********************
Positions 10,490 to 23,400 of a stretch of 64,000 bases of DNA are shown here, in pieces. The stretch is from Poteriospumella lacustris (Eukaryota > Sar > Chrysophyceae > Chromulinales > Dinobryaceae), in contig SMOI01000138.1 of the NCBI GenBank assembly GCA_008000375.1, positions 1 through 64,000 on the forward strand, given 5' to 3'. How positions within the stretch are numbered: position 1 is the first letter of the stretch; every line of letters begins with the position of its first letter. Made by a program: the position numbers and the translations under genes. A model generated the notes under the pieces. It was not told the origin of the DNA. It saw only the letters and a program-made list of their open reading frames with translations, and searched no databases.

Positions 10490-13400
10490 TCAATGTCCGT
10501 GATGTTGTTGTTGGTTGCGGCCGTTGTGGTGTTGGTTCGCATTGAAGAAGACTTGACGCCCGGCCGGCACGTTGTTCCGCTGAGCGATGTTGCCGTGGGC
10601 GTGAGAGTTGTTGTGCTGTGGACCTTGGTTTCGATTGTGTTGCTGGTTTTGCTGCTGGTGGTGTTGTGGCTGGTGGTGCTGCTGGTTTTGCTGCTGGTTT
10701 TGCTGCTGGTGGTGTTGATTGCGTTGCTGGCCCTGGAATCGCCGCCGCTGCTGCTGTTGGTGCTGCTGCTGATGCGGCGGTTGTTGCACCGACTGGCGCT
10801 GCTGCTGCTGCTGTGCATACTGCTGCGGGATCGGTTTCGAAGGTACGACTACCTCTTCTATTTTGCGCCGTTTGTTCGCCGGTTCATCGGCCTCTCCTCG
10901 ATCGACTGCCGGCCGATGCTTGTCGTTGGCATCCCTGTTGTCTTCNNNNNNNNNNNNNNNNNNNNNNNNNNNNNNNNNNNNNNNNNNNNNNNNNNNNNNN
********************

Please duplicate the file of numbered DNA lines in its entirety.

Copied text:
Positions 10,490 to 23,400 of a stretch of 64,000 bases of DNA are shown here, in pieces. The stretch is from Poteriospumella lacustris (Eukaryota > Sar > Chrysophyceae > Chromulinales > Dinobryaceae), in contig SMOI01000138.1 of the NCBI GenBank assembly GCA_008000375.1, positions 1 through 64,000 on the forward strand, given 5' to 3'. How positions within the stretch are numbered: position 1 is the first letter of the stretch; every line of letters begins with the position of its first letter. Made by a program: the position numbers and the translations under genes. A model generated the notes under the pieces. It was not told the origin of the DNA. It saw only the letters and a program-made list of their open reading frames with translations, and searched no databases.

Positions 10490-13400
10490 TCAATGTCCGT
10501 GATGTTGTTGTTGGTTGCGGCCGTTGTGGTGTTGGTTCGCATTGAAGAAGACTTGACGCCCGGCCGGCACGTTGTTCCGCTGAGCGATGTTGCCGTGGGC
10601 GTGAGAGTTGTTGTGCTGTGGACCTTGGTTTCGATTGTGTTGCTGGTTTTGCTGCTGGTGGTGTTGTGGCTGGTGGTGCTGCTGGTTTTGCTGCTGGTTT
10701 TGCTGCTGGTGGTGTTGATTGCGTTGCTGGCCCTGGAATCGCCGCCGCTGCTGCTGTTGGTGCTGCTGCTGATGCGGCGGTTGTTGCACCGACTGGCGCT
10801 GCTGCTGCTGCTGTGCATACTGCTGCGGGATCGGTTTCGAAGGTACGACTACCTCTTCTATTTTGCGCCGTTTGTTCGCCGGTTCATCGGCCTCTCCTCG
10901 ATCGACTGCCGGCCGATGCTTGTCGTTGGCATCCCTGTTGTCTTCNNNNNNNNNNNNNNNNNNNNNNNNNNNNNNNNNNNNNNNNNNNNNNNNNNNNNNN